A significant supply chain attack has been reported which is considered to be one of the largest corporate infiltration and hardware hacking programs from a nation-state.
According to Bloomberg, a tiny surveillance chip which is just the size of a grain of rice, has been found hidden in the servers used by nearly 30 American companies, including Apple and Amazon.
The original server motherboards which was designed by the U.S-based company Super Micro had been inserted with these malicious chips during the manufacturing process in China.
After long 3 years of top-secret investigation in the United States, the reports have been done and it claims that the Chinese government-affiliated groups managed to infiltrate the supply chain to install tiny surveillance chips to motherboards which were then used as servers by U.S. military, U.S. intelligence agencies, and many U.S. companies like Apple and Amazon.
Apple have discovered this chip which was inside Supermicro servers around May 2015 when they detected an odd network activity and firmware problems.
As the implants are small, the code contained in it was also small. But they could do two very important things. One is to tell the device to communicate with one of several anonymous computers elsewhere on the internet that were loaded with more complex code; and the second is to prepare the device’s operating system to accept this new code.
The chips that have been inserted were more difficult to pull off and potentially more devastating, promising the kind of long-term, stealth access that spy agencies are willing to invest millions of dollars and many years to get.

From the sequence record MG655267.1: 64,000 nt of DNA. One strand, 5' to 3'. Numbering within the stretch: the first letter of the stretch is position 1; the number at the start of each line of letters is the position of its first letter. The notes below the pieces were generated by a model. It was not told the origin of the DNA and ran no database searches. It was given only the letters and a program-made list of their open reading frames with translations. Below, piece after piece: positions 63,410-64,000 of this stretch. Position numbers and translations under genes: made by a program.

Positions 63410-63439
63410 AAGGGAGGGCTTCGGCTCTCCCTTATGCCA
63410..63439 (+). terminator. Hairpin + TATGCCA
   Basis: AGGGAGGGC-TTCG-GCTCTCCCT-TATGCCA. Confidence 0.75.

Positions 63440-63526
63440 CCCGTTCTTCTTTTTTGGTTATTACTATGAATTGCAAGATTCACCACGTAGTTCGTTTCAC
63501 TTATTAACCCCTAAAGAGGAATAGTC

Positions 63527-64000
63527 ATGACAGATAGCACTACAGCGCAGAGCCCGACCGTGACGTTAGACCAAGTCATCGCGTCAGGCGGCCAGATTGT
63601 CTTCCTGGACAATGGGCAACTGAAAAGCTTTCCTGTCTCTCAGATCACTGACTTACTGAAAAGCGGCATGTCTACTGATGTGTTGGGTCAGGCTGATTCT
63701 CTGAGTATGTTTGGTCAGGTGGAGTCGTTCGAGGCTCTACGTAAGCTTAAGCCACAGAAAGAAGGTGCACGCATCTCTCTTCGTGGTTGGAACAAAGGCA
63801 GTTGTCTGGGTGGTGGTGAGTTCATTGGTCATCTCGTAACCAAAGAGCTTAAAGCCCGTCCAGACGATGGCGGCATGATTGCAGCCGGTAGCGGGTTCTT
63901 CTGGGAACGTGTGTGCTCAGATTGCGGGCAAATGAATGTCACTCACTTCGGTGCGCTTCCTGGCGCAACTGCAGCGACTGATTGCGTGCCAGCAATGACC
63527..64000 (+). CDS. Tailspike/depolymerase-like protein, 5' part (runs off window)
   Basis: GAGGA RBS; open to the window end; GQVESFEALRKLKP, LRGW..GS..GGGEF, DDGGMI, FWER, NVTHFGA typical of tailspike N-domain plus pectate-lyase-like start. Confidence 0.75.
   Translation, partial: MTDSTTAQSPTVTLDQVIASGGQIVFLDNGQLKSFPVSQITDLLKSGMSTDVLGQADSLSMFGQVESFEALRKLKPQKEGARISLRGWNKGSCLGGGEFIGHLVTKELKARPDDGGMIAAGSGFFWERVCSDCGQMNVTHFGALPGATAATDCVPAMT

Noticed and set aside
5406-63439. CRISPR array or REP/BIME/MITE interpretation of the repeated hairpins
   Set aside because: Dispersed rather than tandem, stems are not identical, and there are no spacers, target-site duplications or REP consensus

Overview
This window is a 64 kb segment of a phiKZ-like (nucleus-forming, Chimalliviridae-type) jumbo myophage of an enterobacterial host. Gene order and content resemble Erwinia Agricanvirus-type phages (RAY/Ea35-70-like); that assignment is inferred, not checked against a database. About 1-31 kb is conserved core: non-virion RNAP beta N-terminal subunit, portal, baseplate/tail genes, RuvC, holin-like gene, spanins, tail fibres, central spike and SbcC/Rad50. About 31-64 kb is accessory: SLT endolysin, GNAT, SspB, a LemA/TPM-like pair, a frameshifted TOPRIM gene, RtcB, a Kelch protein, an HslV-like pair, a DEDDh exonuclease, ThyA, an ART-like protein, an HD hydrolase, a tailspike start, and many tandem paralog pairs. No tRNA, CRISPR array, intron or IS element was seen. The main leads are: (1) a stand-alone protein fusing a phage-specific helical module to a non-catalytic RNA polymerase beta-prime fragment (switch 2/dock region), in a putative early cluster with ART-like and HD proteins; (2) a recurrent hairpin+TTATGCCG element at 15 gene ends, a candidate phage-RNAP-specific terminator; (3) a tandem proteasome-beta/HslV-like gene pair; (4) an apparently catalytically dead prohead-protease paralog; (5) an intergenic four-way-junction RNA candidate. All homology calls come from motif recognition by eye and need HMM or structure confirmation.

According to the report, “Depending on the board model, the chips varied slightly in size, suggesting that the attackers had supplied different factories with different batches.”
Apple, Amazon, and Super Micro Refute the Bloomberg Report
Apple told Bloomberg that they have not found any malicious chips, “hardware manipulations,” or vulnerabilities inserted in any of its servers, or it “had any contact with the FBI or any other agency about such an incident.”
Apple ended its relationship with Super Micro in 2016. Apple says that the Bloomberg reporters might be confused with a previously-reported 2016 incident in which the company found an infected driver on a single Super Micro server in one of its labs.
Amazon also says it is not true that the company knew of “a supply chain compromise,” or “servers containing malicious chips or modifications in data centers based in China,” or that it “worked with the FBI to investigate or provide data about malicious hardware.”
Besides, Supermicro and Chinese Ministry of Foreign Affairs have also strongly denied Bloomberg’s findings.